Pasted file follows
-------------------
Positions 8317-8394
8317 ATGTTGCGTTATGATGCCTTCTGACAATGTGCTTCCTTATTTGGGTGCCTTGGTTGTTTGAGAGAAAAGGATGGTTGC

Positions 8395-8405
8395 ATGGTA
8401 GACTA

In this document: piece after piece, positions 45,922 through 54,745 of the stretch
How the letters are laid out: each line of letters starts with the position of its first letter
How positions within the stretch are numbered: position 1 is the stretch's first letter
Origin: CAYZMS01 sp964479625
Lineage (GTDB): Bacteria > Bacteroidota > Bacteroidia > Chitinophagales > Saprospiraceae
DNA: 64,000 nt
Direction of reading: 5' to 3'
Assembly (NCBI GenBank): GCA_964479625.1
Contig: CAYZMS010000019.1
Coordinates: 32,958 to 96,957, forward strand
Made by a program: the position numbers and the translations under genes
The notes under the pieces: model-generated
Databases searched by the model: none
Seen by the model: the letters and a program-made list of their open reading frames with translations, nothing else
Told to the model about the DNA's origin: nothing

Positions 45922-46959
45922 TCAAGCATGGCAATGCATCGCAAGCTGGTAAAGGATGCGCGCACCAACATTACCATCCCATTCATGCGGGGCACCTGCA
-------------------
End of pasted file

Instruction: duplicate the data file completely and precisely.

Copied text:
Positions 8317-8394
8317 ATGTTGCGTTATGATGCCTTCTGACAATGTGCTTCCTTATTTGGGTGCCTTGGTTGTTTGAGAGAAAAGGATGGTTGC

Positions 8395-8405
8395 ATGGTA
8401 GACTA

In this document: piece after piece, positions 45,922 through 54,745 of the stretch
How the letters are laid out: each line of letters starts with the position of its first letter
How positions within the stretch are numbered: position 1 is the stretch's first letter
Origin: CAYZMS01 sp964479625
Lineage (GTDB): Bacteria > Bacteroidota > Bacteroidia > Chitinophagales > Saprospiraceae
DNA: 64,000 nt
Direction of reading: 5' to 3'
Assembly (NCBI GenBank): GCA_964479625.1
Contig: CAYZMS010000019.1
Coordinates: 32,958 to 96,957, forward strand
Made by a program: the position numbers and the translations under genes
The notes under the pieces: model-generated
Databases searched by the model: none
Seen by the model: the letters and a program-made list of their open reading frames with translations, nothing else
Told to the model about the DNA's origin: nothing

Positions 45922-46959
45922 TCAAGCATGGCAATGCATCGCAAGCTGGTAAAGGATGCGCGCACCAACATTACCATCCCATTCATGCGGGGCACCTGCA